Recently he teamed up with Microsoft to bring some more brain teasers to a computer near you.

I was thinking of making a game called Quatris once... you know, Tetra/Quatra, Penta/Quinta... latin vs greek... fun ;-)
BTW, what are the rules of your game?



October 26, 2000, 10:26 AM

Regarding your distribution channel, I have a suggestion for you: get a certificate from Thawte or VeriSign and encrypt your purchase web pages (using https connections). As it is, customers are required to submit their credit card informations in clear text via Internet, which is not something advisable.
There have been a couple of interesting posts regarding copyright issues related to clones of old games on Slashdot (just go to the games section and do a search for Hasbro).
Good luck in your endevour, I hope to see more successful "independent" distributors soon!



October 26, 2000, 10:37 AM

I has already been done !
I remember having seen a tetris in 3d with an above view.


October 26, 2000, 11:11 AM

I may be mistaken, but I think Alexander was Hungarian. I also think that it is because of Alexander that Microsoft calls it's prefix notations "Hungarian Notation".

Like I said, I may be wrong. My brain tends to jumble facts together into one big lump and its hard to sort them out sometimes=)


October 26, 2000, 11:33 AM

It was indeed called Weltris.


October 26, 2000, 11:38 AM

You are indeed wrong. Alex, the creator of Tetris, has nothing to do with hungarian notation (it was actually a programmer at microsoft that did that). Alex was indeed from Russia, and he was a mathematician, not a computer scientist.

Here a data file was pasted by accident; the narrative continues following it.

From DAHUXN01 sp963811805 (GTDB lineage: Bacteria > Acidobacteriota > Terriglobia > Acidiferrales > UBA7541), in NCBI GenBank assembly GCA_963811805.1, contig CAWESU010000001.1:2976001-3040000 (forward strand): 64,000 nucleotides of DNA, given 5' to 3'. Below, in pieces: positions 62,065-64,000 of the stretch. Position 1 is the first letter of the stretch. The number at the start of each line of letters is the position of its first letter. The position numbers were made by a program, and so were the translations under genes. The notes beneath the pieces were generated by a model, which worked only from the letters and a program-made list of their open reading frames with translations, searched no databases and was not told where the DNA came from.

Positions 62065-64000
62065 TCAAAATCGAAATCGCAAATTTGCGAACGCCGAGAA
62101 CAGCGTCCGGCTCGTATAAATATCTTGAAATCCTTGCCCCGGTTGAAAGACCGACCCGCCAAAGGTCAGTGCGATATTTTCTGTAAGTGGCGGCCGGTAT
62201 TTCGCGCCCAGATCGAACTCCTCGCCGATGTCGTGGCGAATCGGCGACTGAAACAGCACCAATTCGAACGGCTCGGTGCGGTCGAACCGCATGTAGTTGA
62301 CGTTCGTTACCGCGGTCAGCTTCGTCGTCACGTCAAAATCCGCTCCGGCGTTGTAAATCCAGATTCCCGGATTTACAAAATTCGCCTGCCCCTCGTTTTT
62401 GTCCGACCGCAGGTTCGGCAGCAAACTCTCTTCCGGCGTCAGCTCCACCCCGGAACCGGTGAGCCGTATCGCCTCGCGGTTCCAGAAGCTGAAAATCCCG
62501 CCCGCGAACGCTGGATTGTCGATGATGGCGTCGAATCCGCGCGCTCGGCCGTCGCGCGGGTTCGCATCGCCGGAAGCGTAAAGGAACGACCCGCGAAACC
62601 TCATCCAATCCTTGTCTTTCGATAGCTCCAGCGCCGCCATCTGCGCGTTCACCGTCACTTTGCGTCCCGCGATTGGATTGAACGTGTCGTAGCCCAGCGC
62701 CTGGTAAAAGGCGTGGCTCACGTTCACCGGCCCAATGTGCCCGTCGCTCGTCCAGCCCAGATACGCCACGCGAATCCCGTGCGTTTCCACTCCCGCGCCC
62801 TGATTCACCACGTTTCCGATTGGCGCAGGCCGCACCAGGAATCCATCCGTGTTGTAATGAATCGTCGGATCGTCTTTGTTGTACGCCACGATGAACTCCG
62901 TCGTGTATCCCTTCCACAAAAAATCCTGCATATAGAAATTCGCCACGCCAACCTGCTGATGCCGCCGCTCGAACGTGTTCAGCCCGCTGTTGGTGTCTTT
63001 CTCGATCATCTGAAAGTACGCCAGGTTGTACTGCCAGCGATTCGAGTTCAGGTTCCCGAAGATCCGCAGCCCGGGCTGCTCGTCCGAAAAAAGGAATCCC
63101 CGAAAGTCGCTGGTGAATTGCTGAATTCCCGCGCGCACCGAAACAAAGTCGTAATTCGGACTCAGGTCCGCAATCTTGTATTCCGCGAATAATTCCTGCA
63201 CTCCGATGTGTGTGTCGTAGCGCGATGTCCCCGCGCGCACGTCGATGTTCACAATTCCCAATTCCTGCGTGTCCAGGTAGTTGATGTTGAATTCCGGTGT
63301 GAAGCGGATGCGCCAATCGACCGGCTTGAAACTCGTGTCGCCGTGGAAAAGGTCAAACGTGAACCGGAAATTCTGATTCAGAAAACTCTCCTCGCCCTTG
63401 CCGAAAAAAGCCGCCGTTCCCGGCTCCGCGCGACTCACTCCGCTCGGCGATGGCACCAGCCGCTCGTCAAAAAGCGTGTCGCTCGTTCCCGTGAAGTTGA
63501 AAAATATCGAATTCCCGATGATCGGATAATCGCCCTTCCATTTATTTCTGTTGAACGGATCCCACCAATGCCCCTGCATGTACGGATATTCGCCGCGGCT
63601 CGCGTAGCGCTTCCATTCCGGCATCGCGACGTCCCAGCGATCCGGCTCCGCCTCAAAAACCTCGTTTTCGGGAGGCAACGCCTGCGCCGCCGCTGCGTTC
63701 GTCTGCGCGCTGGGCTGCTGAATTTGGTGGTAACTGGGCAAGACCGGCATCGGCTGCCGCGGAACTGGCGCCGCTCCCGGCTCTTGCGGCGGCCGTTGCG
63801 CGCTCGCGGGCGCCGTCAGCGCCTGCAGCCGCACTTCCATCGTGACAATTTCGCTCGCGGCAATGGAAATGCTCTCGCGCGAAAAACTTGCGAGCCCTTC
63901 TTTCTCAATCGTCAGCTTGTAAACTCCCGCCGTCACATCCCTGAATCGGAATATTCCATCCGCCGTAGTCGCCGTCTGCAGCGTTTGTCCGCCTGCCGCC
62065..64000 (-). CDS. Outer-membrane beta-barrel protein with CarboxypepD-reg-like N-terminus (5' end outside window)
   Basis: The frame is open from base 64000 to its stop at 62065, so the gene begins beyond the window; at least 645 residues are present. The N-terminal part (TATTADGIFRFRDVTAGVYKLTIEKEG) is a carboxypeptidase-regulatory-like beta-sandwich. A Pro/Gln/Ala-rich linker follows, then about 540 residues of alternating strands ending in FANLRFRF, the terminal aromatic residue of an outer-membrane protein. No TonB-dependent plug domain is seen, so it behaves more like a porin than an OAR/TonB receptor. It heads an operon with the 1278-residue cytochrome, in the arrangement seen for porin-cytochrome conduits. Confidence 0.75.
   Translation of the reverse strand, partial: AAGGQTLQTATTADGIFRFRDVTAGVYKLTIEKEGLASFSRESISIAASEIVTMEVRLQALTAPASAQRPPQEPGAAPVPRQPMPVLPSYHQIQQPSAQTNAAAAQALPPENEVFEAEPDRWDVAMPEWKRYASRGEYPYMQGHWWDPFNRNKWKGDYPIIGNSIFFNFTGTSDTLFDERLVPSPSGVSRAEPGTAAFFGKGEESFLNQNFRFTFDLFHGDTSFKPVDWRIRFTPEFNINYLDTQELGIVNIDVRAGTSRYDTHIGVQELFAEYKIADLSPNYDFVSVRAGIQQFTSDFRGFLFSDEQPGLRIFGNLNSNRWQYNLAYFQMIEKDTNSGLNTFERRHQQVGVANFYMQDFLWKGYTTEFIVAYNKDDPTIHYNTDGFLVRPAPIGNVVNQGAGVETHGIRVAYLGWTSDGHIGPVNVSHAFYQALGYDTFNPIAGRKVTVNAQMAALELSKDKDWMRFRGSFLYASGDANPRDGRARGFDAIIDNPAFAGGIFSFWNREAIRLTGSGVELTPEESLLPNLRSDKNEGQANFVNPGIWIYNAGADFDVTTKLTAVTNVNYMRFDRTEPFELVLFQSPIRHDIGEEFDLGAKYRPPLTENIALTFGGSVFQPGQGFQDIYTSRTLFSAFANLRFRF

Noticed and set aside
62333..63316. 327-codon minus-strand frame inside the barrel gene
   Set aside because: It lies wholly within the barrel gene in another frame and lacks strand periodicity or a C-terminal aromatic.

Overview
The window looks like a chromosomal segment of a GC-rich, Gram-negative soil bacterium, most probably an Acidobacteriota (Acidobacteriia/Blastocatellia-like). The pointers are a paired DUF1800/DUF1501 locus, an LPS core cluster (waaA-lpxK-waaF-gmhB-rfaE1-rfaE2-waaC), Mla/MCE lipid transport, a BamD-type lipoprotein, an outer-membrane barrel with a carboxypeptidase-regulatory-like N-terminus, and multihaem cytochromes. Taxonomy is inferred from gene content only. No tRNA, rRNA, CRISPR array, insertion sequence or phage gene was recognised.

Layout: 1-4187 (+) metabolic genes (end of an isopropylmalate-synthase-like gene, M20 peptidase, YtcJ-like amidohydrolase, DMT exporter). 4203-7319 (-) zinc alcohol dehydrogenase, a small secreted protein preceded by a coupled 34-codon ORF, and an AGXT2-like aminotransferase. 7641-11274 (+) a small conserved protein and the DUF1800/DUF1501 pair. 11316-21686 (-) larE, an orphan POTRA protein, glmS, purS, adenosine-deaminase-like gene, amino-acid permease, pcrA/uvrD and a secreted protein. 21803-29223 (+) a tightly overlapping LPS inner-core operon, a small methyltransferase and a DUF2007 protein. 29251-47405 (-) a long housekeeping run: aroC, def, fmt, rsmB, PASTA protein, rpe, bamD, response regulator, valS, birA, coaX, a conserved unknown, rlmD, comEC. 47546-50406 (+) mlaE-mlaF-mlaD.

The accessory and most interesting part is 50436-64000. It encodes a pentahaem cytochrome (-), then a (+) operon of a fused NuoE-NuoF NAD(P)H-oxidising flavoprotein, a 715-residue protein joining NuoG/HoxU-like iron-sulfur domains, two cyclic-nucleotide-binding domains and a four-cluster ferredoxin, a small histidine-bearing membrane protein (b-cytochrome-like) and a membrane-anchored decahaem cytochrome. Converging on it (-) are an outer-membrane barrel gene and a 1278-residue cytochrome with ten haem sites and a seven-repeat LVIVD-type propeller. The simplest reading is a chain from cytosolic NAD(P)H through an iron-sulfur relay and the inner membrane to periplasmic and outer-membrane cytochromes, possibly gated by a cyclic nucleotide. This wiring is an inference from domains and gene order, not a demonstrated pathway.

October 26, 2000, 12:10 PM

I may be wrong, but I heard a news story a long time ago when Tetris was first becoming popular for the NES. If I remember correctly, the reason that Alexey didn't make much money off from the game was because of Socialism.

From what I understand, basically everyone does whatever they can for work, but they all get paid about the same amount. Sounds like a really nice deal eh?. I'm not from Russia so maybe I'm wrong. Maybe someone from Russia will stop in and clear things up for us :)

Maybe that's changed since the collapse though.

Anyway, it looks like a very nice game. There are a ton of PC based Tetris clones around, and if you ask me, this one is up near the top.


October 26, 2000, 12:39 PM

Hungarian notation was introduced by Charles Simonya, who was indeed hungarian and worked for Microsoft, but he has nothing to do with Tetris.



October 26, 2000, 01:07 PM

Great looking game. First, there was a 3D version of Tetris called 'BLOCKOUT.' I spend a lot of hours of my youth on that game. It was made by 2 Russians, last I played it was 1992!
Regarding Alexander (the creator of Tetris), if I am not mistaken, he committed murder-suicide when his startup went belly-up in Silicon Valley. Please don't flame me or anything, I have heard this from my pals @ silicon valley and if I am not mistaken, there was an article about it in Forbes digital. If some one can clear it up for me and tell me that I'm mistaken (with proof ofcourse), I'll appreciate it.


October 26, 2000, 01:33 PM

Ank666, Alexey is working at Microsoft in the LIFE-Games division.. I know because I work at MS. I'm sure you meant well but unless you know for a fact someone has died or committed such atrocities as murder, better not even post it.. That's how rumors get started..